Income inequality isn’t a new story – it’s been on the rise since the mid 20th century. The top 1% of income earners control 20% of our national wealth, with their share of wealth doubling since 1980. The U.S. ranks 4th in the world for income inequality, trailing only Russia, Ukraine, and Lebanon.
A new poll from USA Today and Pew Research Center looked at Americans’ attitudes on the wealth-gap and found broad concern for the growing disparity between rich and poor and a disappearing middle class.
As the president delivers the televised address Tuesday, he’ll be speaking to a country filled with people who are cautiously optimistic that the economy is improving but not at all sure its benefits are going to reach them. Nearly six in 10 say their family income is falling behind the cost of living, and another third say they are staying even. Just 7% feel they’re gaining ground.
Indeed, at a time when Republicans and Democrats disagree about almost everything, on this there is virtually no partisan gap: 61% of Republicans, 68% of Democrats and 67% of independents think economic inequality has been growing in the United States over the past decade.
The poll also showed wide support for government action to close the gap between rich and poor and tackle systemic poverty.
Seven in 10 say the government should take steps to reduce the gap between the rich and everyone else. There is considerable faith that it could have a significant effect. Four in 10 say it could have a lot of impact; another three in 10 say it could have some.
Support is even higher for government action against poverty: 82% say the government should take steps to reduce poverty, and 77% say government politics and programs can have an impact.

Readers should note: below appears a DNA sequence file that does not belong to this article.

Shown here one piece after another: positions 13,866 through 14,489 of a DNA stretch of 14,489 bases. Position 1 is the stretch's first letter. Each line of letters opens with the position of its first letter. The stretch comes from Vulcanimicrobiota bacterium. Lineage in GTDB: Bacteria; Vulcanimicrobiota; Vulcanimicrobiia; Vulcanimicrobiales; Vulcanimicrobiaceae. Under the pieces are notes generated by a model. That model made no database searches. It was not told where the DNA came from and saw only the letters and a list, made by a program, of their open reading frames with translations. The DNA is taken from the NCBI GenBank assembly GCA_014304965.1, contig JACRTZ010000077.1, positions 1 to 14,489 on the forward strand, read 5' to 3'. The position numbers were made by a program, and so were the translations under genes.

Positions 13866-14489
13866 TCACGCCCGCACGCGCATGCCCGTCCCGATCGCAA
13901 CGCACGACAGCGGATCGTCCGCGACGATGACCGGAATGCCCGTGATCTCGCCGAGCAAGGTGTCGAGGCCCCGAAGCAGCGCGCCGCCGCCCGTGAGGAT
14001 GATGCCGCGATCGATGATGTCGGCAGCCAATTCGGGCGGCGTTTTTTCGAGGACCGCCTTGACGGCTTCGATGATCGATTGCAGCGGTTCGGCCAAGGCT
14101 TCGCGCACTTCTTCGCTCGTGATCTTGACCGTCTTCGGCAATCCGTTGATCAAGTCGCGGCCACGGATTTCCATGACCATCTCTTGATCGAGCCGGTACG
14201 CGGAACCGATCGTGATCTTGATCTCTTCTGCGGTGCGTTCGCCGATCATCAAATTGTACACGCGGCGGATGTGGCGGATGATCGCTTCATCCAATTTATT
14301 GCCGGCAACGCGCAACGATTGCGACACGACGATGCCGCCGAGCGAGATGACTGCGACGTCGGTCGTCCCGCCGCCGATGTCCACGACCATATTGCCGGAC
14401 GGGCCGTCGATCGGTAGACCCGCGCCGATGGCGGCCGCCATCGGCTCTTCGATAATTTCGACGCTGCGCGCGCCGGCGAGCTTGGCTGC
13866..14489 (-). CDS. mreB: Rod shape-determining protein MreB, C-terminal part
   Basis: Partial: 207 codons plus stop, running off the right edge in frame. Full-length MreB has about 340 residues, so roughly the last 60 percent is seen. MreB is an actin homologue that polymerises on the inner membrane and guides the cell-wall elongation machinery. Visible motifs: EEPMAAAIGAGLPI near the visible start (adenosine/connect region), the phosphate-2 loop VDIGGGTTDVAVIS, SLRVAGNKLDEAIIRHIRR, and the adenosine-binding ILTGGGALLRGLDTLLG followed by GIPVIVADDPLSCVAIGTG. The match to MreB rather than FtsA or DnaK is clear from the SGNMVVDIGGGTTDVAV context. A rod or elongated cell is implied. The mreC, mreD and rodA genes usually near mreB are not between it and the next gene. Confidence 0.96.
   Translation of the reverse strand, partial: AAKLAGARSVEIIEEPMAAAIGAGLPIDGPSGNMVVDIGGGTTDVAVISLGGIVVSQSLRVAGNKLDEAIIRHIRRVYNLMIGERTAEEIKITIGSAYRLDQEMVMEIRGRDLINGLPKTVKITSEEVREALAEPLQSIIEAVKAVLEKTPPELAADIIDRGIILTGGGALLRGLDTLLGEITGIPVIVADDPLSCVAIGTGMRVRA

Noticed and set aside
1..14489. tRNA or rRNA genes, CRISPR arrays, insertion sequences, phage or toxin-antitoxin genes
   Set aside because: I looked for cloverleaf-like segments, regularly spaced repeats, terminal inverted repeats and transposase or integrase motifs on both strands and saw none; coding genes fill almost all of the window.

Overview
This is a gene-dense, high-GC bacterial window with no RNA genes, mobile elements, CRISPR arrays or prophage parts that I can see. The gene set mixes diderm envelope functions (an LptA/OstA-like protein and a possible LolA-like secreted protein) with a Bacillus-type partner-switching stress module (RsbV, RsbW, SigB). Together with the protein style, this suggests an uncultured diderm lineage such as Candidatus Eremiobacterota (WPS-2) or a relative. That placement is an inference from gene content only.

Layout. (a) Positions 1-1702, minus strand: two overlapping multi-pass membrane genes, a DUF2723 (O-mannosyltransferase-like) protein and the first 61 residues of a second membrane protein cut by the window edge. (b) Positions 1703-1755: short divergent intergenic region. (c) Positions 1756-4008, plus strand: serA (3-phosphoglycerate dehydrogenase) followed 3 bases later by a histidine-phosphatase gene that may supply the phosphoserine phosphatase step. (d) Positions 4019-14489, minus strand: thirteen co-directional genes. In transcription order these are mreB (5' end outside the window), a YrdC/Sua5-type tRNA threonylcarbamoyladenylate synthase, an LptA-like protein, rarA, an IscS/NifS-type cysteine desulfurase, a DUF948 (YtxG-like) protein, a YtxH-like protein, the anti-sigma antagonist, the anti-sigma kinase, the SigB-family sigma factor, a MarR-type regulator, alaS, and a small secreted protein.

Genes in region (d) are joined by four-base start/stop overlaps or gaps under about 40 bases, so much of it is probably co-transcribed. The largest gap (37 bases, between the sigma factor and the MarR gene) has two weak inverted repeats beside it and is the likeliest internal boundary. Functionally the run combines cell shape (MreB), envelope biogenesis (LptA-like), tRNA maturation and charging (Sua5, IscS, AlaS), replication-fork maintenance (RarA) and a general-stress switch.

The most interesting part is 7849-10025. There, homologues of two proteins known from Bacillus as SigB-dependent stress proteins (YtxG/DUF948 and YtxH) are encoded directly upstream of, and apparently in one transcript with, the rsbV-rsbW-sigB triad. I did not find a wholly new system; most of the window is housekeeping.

Not surprisingly, the report showed Congress is egregiously out-of-step with the majority of Americans on issues concerning unemployment benefits and raising the minimum wage.
Under such circumstances, it’s no surprise that the poll found overwhelming support for extending federal benefits for the long-term unemployed — 63% are in favor of that idea — and for raising the minimum wage from $7.25 an hour to $10.10; 73% support that. Both proposals are stalled in Congress.
In Washington, income inequality has been on the rise for about three decades, largely due to 30 years of stagnated wages. Workers in Washington are more likely than other Americans to experience downward economic mobility, and our state’s fastest growing sectors are low-wage, service jobs that don’t pay the family wages they used to.
EOI recently published Chutes and Ladders: How economic mobility is changing in an inequality society, a report on the local impacts of income inequality in Washington state. Read the full report here.
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